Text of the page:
What both capture is a sense of the sexual revolution as a product of middle age, a phenomenon not strictly of the baby boomers but of people just a few years older, who were still young enough to grok the counterculture but too old to commit to it in earnest. And there really is something exquisite in that dilemma. For a taste of what people may have felt they were missing, refer to a new coffee table book called Spaced Out: Radical Environments of the Psychedelic Sixties, with text by Alastair Gordon and the most impressive collection of counterculture photos I've ever seen. If you like buckyballs and buck-naked hippies, you'll love this book. You may love it even if you don't. I yield to nobody in my contempt for hippies, but after this tour through the earnest, fleshly delights of out-front, no-hangups freakdom, I must admit it: These really were the beautiful people.

I always suspect that what was driving the suburban swingers who (at least in popular imagination) hit the key party circuit a few years later was a sense of having missed the party, that great opening up of consciousness and legs that marked the blessed-out sixties. Everybody has been plagued by the sense that somebody somewhere is getting laid in ecstatic new ways while you're slaving over a hot stove. But suburbanites in the early seventies had actual reason to believe it.

This is why I think the unleashing of the Frigid Woman is the key to this story, the explanation for why the sexual revolution contained both new vistas of freedom and the seeds of its own undoing. For all that loosening up ultimately contained just more male insistence, a sense that the real problem with society was that women just weren't putting out enough! The journey to sexual liberation was sold as a step forward for women, but it was also a clever way to eliminate the option of saying no. And while "frigidity" was a phenomenon that had been discussed for decades, it reached crash velocity just when the promise of balling your way through to the other side seemed believable. It turned out women weren't having a problem achieving orgasm at all: They just couldn't do it with you.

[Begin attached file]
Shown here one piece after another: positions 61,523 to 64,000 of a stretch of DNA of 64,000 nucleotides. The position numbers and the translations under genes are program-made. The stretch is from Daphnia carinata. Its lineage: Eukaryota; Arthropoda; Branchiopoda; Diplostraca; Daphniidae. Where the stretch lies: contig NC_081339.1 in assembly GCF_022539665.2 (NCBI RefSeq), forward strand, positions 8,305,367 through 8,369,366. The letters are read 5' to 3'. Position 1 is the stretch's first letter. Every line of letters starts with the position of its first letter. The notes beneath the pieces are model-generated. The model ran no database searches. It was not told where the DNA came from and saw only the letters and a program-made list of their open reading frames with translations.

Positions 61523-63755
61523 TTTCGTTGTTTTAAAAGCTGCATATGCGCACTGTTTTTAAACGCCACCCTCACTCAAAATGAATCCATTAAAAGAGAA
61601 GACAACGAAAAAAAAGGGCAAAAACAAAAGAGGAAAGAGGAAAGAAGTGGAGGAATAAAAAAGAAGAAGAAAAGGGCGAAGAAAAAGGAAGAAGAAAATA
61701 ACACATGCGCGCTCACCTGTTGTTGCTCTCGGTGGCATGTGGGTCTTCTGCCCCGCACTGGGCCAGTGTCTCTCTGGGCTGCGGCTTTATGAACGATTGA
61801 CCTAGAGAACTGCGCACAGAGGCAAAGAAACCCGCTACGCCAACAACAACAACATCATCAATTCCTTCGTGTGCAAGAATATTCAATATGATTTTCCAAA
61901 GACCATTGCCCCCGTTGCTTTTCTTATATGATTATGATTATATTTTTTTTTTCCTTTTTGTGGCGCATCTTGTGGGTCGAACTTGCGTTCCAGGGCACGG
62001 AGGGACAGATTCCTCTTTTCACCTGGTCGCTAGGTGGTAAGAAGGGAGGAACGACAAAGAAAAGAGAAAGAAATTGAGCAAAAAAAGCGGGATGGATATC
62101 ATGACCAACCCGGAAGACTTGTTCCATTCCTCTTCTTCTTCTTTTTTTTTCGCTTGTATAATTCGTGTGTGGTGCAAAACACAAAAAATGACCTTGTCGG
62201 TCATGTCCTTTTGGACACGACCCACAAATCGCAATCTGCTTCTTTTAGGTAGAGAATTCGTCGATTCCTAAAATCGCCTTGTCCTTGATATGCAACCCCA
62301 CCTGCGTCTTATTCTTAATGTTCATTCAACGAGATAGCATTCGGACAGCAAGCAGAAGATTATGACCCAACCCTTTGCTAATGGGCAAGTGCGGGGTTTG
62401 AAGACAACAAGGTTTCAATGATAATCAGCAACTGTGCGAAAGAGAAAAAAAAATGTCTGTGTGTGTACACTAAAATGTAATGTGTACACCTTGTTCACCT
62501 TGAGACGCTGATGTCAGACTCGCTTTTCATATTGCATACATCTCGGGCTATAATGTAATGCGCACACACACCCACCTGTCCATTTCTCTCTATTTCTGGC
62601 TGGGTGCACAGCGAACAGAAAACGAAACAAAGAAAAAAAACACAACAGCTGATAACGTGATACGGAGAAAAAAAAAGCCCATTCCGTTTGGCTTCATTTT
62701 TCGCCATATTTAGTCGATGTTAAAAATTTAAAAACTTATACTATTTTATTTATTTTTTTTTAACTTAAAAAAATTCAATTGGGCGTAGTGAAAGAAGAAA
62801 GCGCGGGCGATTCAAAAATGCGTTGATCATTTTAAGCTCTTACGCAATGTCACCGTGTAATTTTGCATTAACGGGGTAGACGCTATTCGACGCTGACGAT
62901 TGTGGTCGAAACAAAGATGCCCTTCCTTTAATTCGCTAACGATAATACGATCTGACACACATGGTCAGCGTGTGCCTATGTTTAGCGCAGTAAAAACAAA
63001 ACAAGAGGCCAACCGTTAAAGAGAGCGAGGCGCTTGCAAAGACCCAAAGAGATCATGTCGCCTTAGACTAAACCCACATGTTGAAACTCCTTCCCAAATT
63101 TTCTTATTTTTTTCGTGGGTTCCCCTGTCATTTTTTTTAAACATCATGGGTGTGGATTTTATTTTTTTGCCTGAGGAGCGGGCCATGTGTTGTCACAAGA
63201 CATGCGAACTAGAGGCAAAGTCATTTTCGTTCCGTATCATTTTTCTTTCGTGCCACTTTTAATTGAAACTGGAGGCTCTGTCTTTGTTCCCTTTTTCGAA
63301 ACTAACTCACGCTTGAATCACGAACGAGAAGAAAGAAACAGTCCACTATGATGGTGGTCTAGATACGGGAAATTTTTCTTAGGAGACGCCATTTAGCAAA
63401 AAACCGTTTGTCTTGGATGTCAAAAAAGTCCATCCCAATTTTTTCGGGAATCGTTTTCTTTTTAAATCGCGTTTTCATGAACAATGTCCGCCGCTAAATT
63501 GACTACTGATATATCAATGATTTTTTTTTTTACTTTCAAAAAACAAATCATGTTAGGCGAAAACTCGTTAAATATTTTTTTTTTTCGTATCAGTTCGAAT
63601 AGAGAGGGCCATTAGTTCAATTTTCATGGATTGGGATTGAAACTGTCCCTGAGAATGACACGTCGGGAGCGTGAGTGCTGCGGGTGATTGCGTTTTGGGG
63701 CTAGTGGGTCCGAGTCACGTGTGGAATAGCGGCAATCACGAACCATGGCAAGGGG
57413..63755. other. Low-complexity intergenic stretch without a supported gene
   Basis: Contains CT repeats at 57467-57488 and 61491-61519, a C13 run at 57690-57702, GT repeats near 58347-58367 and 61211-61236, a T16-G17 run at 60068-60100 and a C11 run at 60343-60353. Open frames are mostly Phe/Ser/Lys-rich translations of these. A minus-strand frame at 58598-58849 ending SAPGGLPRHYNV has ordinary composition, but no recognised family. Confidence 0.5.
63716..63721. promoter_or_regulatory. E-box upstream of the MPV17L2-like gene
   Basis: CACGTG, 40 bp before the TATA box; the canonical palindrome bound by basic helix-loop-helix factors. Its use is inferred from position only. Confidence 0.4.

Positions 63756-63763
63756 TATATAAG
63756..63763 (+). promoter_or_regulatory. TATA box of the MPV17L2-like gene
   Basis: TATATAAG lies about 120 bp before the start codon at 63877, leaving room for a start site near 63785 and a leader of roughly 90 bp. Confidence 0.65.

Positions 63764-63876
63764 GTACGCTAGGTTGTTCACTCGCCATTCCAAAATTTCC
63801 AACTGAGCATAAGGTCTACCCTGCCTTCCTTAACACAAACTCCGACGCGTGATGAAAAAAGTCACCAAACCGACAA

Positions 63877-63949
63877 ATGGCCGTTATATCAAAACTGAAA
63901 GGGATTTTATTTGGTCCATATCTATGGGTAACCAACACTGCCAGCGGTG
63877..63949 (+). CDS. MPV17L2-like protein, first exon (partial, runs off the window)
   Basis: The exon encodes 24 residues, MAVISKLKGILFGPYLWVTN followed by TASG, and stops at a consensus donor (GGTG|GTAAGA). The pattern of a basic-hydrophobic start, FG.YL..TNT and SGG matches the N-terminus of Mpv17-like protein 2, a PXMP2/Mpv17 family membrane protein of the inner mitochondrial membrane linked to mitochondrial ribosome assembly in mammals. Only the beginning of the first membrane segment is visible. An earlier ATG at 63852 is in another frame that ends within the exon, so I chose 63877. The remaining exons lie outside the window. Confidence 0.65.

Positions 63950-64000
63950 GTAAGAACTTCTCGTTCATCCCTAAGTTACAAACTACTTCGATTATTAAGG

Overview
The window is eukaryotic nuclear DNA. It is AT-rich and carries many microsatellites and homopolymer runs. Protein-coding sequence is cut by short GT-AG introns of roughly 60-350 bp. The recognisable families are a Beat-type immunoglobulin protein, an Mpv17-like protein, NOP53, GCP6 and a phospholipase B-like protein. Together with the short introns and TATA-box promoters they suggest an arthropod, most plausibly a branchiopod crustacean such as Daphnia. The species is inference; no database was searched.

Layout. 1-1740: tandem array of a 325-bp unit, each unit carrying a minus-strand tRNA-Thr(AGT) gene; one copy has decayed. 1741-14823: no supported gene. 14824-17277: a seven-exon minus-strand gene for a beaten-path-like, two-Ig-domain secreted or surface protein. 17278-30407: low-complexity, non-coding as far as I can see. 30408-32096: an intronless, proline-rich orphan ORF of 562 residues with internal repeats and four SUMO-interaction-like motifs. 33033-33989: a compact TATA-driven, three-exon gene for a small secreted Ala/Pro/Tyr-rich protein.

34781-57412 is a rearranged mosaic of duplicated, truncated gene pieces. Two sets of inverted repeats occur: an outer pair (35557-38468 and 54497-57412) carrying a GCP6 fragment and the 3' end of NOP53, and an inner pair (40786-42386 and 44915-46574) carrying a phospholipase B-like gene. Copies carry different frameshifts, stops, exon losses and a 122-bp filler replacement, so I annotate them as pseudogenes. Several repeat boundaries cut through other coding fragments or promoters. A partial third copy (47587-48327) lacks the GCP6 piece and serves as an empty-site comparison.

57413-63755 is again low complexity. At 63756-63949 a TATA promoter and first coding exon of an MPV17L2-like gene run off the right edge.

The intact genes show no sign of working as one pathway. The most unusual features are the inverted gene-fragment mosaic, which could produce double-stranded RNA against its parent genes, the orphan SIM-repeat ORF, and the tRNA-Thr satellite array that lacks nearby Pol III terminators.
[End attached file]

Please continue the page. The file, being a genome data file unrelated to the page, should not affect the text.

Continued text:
What's left of that heady experience, particularly for those of us born too late to get in on the action the first time around? You could say the journey has been completed in the Housewives and the City entertainment genre of frank and sexually free women. You can find the evidence all over the bestseller lists—novels full of breathless detail about Manolo shoes, Pilates-toned figures, fiery redheads, cussing bitches with hearts of gold, lovely Korean-American gal pals, arrogant but sexy assholes, and giggly revelations over white wine.

I'm pretty sure this is, in fact, the kind of stuff many women like to read about or watch, but it's not as clear that these entertainments, with their pathetic plots about finding a Mr. Darcy figure among the studs and a fetish for clothes and accessories that borders on paraphilia, represent much of a step forward. In last year's The Infidelity Pact by Carrie Karasyov, an almost perfectly average example of the genre, the line between naughty dish and practically Islamic notions of sexual purity is erased. The temptation to copulate outside the bonds of marriage is viewed exclusively through a lens of deception and injury, the sexy asshole character is quickly unmasked as "sick," a "freak," and the "devil," and the lazy workings of the plot end with its group of women sexual adventurers fleeing back to their boring marital shells. The lesson is the same one we all learned at the beginning of the Reagan era: I've been to paradise but I've never been to me.

It's hard not to think there's something missing in this age of freedom. The original sexual revolution may have ended in plenty of bad humping with stinky hippies and gold-chained lotharios, but there was romance in the search for a new consciousness, and in the naïve idea that you could get there by fucking. Is the idea totally dead? How could such a beautiful notion not live on? Maybe what these modern, catty, gossipy chicks really need is a man who can take them to the next level, make them feel the way a woman's meant to feel. Your place or mine?

Tim Cavanaugh is opinion Web editor at The Los Angeles Times.